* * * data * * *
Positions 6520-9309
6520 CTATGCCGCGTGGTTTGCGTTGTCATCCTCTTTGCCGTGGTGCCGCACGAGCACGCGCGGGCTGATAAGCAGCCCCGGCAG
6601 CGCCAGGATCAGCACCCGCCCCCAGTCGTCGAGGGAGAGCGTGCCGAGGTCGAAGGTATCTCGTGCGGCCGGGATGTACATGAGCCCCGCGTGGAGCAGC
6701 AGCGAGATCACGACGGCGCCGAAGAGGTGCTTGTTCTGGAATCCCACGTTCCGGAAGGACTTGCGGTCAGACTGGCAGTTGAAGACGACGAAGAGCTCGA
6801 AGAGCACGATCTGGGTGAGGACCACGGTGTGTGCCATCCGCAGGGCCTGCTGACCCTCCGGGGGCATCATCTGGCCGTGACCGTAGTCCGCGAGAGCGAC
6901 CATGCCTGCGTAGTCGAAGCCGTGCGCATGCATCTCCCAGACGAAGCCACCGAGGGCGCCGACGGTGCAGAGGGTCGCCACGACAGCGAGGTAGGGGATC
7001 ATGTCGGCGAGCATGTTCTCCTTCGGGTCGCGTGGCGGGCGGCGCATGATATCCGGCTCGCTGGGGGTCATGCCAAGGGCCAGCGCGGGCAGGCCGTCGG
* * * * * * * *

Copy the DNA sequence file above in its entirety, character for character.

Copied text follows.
Positions 6520-9309
6520 CTATGCCGCGTGGTTTGCGTTGTCATCCTCTTTGCCGTGGTGCCGCACGAGCACGCGCGGGCTGATAAGCAGCCCCGGCAG
6601 CGCCAGGATCAGCACCCGCCCCCAGTCGTCGAGGGAGAGCGTGCCGAGGTCGAAGGTATCTCGTGCGGCCGGGATGTACATGAGCCCCGCGTGGAGCAGC
6701 AGCGAGATCACGACGGCGCCGAAGAGGTGCTTGTTCTGGAATCCCACGTTCCGGAAGGACTTGCGGTCAGACTGGCAGTTGAAGACGACGAAGAGCTCGA
6801 AGAGCACGATCTGGGTGAGGACCACGGTGTGTGCCATCCGCAGGGCCTGCTGACCCTCCGGGGGCATCATCTGGCCGTGACCGTAGTCCGCGAGAGCGAC
6901 CATGCCTGCGTAGTCGAAGCCGTGCGCATGCATCTCCCAGACGAAGCCACCGAGGGCGCCGACGGTGCAGAGGGTCGCCACGACAGCGAGGTAGGGGATC
7001 ATGTCGGCGAGCATGTTCTCCTTCGGGTCGCGTGGCGGGCGGCGCATGATATCCGGCTCGCTGGGGGTCATGCCAAGGGCCAGCGCGGGCAGGCCGTCGG